Consider what you want to use the Generator for, where you plan to use it and then decide how much you're willing to spend. If you want to drop 2k on one, get the Honda and don't look back. If your budget isnt there buy two of the Harbor Freight genny's and leave one in the box in case the other one craps out
Apples and Oranges

All generators have an application but saying it’s a waste of money for the Honda or Yamaha version (which I have) is silly. You are making a price comparison on two completely different technologies of generators.

The Honda Yamaha are pure sine wave output inverter driven generators. That alone is a huge feature if you plan on running sensitive equipment like a nice ham radio setup or computers or certain types or motors. If you need to protect your equipment or have equipment that may suffer from dirty powder it’s well worth its price.

Take a look at DC to AC inverters, and the cost difference between standard and pure sine wave inverters… Everything in those 1000-3000 watt Honda/Yamaha inverter generates are top notch and they sip fuel and being quiet is just icing on the cake.

Honda even makes much larger generators which are pure sine wave inverter, and they are priced accordingly.

Last edited by ExtremeX; 04-09-2013 at 10:15 AM..
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Old 04-09-2013, 12:59 PM
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Lifeon2whls Lifeon2whls is offline
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Originally Posted by ExtremeX View Post
Apples and Oranges
Take a look at DC to AC inverters, and the cost difference between standard and pure sine wave inverters… Everything in those 1000-3000 watt Honda/Yamaha inverter generates are top notch and they sip fuel and being quiet is just icing on the cake.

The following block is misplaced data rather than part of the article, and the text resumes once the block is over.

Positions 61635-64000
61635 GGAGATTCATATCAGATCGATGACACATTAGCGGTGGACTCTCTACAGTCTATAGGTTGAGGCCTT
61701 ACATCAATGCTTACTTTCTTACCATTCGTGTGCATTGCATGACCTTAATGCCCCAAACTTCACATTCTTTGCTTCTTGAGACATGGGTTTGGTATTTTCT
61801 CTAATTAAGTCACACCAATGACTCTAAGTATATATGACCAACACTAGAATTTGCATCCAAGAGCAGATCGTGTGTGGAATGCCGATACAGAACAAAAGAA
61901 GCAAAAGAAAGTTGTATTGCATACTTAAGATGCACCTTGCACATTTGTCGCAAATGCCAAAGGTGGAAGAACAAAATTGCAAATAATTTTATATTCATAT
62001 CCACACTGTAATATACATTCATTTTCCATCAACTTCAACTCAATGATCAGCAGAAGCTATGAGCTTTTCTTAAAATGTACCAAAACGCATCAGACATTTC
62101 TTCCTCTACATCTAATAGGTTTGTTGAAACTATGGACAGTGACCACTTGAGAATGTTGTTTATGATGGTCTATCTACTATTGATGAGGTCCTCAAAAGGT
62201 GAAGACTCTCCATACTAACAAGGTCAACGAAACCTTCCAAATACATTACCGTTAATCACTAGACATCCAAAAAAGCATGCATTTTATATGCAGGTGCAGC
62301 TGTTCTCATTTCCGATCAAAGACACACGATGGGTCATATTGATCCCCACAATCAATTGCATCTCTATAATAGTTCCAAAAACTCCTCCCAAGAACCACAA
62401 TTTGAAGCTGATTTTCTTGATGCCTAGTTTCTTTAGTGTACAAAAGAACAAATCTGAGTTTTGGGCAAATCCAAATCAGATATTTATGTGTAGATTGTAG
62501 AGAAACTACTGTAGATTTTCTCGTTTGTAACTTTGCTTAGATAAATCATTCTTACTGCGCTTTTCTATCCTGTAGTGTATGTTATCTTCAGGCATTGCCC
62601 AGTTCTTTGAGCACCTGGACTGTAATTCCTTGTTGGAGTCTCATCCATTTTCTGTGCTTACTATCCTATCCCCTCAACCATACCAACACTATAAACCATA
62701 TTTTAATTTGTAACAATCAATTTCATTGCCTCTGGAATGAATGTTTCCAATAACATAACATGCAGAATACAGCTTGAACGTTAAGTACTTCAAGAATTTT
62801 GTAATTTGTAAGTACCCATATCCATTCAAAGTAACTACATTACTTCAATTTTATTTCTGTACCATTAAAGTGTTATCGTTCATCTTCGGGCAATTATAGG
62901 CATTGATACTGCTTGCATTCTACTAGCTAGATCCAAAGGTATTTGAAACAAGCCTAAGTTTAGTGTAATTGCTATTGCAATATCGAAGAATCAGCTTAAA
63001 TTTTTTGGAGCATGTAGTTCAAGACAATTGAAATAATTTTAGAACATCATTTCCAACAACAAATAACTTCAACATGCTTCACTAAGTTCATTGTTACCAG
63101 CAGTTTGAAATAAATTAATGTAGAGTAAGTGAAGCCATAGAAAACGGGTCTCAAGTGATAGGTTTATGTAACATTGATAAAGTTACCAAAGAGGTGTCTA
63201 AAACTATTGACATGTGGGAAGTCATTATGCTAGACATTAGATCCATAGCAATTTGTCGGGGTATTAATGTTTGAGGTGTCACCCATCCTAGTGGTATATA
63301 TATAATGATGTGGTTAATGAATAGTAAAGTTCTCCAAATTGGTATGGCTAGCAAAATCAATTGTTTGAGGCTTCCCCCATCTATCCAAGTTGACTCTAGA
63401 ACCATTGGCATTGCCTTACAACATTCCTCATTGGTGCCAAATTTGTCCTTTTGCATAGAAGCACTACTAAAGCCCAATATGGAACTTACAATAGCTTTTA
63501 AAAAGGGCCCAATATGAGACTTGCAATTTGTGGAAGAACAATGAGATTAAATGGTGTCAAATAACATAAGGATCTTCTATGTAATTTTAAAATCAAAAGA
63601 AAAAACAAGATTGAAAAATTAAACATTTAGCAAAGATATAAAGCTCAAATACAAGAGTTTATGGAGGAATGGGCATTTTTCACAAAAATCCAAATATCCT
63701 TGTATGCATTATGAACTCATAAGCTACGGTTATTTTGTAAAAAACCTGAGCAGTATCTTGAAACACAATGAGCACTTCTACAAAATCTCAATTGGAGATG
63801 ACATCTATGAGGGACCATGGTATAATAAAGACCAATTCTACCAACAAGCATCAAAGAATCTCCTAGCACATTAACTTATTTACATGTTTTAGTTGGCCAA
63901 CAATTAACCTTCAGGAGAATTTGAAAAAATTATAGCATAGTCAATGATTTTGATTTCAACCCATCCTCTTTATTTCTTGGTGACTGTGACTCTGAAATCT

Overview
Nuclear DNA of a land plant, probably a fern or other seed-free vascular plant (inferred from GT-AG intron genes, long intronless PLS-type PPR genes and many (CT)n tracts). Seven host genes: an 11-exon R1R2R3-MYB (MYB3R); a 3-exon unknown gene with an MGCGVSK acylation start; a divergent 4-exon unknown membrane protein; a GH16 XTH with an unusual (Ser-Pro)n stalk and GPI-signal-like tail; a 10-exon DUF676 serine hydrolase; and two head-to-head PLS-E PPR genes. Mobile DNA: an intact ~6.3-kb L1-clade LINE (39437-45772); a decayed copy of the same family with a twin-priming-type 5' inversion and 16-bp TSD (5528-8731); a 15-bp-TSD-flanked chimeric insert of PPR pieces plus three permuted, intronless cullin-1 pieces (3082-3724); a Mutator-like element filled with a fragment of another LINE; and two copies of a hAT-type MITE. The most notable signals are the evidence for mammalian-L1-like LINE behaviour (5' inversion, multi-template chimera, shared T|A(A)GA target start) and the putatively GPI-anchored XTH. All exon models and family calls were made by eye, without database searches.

You can pick those inverters up at Harbor freight for a few hundred which still doesn't get close to the 3k watt Honda/Yamaha range. But again, I agree that it comes down to what you are using this for. I said it was a waste of money for someone who is strictly buying this as a backup genny. For someone like who uses this in a race paddock, camping, etc on a regular basis...their reliability, quietness and fuel economy make perfect sense.
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Old 04-09-2013, 1:15 PM
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I'm currently looking at adding an emergency generator at my place.
I'm on a well, and mainly want it to power the well pump (it'll still be used in the home though). In the event there's an extended outage.... my main concern is having water. Far more important than what's in the fridge.
My main concern has been deciding on the fuel source. Seems that propane would be the best way to go for long term storage. No need to rotate your supply to keep it fresh. Just fill a big tank and let it sit.


Am I wrong in this assumption?
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Old 04-09-2013, 1:21 PM
Mtn folk Mtn folk is offline
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I have a harbor freight inverter in my boat. 1000w. It is a square wave inverter. It is perfect to pump up towables and mattresses, or to run a $25 blender or small shop vac. I definitely wouldn't plug anything valuable into it.
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Old 04-09-2013, 1:44 PM
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My opinion on generator size is buy a small one and you will always wish it was bigger. Buy a big one and you will want a little one.